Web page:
He tested my imagination by asking me to envision my home by asking a series of questions: “You open your front door; is there a hallway or the living room? When you’re in the living room, can you see the kitchen or is separate?” and so on, until I was mentally transported.
“You have a very strong imagination: your eyes go into a different sphere when I ask you to visualise certain images,” the hypnotherapist said. And while I did feel like I was in a different world, I never felt my response was automatic or outside my control.
So, does it actually work? Yes – to an extent. Hypnotherapy is far from a fringe movement: many researchers at reputable universities experiment with hypnosis to treat conditions such as pain and smoking.
A person should not be using hypnosis to treat something unless they are qualified to treat it without hypnosis.
Research suggests it can help people who suffer from irritable bowel syndrome and help ease chronic lower back pain.
University of NSW Associate Professor James McAuley and PhD Candidate Rodrigo Rizzo, authors of a 2018 study on chronic back pain, say hypnosis can “target different areas of the brain and change different aspects of the pain experience”.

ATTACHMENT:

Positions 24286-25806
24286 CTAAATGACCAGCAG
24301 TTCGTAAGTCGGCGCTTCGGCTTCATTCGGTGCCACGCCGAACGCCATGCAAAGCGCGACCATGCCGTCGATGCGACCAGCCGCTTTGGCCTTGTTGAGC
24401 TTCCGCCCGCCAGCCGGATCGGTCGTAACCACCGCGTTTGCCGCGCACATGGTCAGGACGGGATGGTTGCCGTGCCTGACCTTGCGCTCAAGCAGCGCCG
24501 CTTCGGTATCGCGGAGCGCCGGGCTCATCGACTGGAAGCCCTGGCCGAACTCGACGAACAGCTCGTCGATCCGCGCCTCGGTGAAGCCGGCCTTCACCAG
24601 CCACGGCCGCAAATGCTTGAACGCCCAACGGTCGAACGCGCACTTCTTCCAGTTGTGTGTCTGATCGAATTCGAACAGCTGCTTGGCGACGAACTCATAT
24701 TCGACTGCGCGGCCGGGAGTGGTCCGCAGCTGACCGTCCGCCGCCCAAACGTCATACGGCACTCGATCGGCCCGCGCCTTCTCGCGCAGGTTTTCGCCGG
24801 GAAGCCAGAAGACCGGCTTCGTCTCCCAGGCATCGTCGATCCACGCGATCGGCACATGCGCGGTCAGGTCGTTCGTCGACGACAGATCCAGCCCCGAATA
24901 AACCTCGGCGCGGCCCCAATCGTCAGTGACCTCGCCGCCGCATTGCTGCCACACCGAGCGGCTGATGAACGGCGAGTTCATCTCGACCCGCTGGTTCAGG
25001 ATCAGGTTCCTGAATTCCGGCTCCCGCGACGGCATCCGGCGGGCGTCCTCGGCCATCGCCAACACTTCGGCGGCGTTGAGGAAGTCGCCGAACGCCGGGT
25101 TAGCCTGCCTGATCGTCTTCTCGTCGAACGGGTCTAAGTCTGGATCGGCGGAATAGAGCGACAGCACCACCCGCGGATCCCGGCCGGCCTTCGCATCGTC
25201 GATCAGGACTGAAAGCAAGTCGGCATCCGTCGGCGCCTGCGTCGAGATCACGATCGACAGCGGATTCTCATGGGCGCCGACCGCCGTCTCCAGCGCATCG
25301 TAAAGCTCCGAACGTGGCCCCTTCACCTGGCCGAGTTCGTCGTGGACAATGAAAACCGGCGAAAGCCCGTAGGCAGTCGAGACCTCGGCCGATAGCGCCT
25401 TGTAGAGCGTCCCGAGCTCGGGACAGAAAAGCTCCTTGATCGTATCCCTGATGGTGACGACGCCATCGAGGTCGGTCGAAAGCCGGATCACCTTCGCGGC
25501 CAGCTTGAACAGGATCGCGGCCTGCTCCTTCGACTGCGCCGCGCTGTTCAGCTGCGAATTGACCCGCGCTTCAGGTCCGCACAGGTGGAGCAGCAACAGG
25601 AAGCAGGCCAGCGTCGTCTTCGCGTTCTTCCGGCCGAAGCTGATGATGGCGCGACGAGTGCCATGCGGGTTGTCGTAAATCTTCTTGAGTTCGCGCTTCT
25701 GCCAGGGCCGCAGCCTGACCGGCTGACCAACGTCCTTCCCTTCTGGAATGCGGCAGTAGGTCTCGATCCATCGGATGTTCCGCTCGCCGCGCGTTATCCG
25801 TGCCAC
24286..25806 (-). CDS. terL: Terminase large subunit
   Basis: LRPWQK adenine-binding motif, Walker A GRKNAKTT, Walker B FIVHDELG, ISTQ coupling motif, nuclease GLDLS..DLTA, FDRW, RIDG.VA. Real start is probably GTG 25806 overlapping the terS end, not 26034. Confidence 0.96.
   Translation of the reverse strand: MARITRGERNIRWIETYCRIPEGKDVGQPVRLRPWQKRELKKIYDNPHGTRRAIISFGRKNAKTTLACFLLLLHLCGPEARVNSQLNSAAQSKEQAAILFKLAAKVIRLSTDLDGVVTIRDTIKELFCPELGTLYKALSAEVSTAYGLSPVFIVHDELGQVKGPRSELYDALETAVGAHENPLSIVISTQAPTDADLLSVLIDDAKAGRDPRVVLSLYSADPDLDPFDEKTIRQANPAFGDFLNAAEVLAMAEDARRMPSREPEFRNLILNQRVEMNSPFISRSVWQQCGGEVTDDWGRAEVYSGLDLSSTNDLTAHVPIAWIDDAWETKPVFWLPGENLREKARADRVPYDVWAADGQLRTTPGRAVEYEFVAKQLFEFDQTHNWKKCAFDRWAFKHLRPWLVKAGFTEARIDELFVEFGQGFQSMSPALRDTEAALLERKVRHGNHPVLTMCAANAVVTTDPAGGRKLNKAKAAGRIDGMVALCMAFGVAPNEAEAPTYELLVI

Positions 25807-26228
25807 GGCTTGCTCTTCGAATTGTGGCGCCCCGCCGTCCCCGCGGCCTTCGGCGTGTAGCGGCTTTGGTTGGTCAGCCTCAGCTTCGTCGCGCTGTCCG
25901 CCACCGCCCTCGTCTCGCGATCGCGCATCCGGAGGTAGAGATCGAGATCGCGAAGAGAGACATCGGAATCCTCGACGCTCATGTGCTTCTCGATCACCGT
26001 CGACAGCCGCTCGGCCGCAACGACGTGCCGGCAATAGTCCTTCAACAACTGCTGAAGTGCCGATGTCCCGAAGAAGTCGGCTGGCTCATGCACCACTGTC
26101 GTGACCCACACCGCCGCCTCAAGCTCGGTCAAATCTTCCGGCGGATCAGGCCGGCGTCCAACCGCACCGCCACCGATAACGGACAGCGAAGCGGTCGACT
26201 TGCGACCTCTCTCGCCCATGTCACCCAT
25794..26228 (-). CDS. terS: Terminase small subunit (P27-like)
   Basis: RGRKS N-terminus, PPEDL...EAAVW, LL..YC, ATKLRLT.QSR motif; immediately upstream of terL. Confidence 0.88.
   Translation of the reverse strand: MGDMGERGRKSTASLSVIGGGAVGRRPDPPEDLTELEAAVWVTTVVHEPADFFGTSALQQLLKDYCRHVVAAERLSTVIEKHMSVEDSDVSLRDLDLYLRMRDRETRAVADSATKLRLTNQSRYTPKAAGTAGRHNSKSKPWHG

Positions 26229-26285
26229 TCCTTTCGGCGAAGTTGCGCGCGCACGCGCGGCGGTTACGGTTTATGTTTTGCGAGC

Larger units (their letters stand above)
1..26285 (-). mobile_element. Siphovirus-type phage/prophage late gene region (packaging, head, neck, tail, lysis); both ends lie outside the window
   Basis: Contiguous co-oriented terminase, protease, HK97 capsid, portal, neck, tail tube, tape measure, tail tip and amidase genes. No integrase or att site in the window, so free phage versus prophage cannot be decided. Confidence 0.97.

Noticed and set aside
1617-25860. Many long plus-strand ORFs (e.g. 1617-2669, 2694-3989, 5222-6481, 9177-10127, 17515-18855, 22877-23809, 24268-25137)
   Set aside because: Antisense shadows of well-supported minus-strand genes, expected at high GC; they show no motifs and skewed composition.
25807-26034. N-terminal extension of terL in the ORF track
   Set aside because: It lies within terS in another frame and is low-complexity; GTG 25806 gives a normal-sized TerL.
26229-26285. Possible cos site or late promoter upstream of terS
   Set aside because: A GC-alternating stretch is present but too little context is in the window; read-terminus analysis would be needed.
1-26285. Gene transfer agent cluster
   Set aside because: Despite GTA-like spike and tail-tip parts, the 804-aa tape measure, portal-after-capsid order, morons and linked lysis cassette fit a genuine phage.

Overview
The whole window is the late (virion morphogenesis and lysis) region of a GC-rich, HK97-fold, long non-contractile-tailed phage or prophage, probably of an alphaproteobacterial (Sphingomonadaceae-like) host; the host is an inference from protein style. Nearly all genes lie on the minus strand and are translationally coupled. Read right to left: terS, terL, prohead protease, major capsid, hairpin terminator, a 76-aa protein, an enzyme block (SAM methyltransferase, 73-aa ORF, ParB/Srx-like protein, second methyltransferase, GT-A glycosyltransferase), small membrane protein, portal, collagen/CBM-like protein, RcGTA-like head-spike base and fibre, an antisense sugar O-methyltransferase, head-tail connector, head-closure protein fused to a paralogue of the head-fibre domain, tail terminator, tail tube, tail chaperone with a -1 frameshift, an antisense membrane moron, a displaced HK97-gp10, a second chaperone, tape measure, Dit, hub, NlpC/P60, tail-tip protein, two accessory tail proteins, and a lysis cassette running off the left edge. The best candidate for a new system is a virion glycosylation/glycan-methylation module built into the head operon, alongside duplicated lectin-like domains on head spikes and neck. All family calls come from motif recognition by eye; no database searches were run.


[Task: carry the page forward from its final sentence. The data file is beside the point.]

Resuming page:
“We guide people to have a specific experience, such as trying to reduce their pain by a series of suggestions,” Mr Rizzo says.
Mr Rizzo says about 15 per cent of people are considered highly susceptible; 15 per cent are really resistant, and 70 per cent are in the middle.
He found that “high hypnotic suggestibility is not always necessary to experience successful intervention”.
“In our study, we found that clinical hypnosis can change the way the brain experiences pain. We wanted to find out if non-drug interventions could help lower the incidence of back pain, and found that 69 per cent of the patients who received hypnotherapy as well as education about pain reported a reduction in the worst pain, as compared to those who were only educated about pain (36 per cent),” he said.
Dr McAuley says in contrast to cognitive behavioural therapy, hypnosis aims to help people by using verbal repetition and mental images.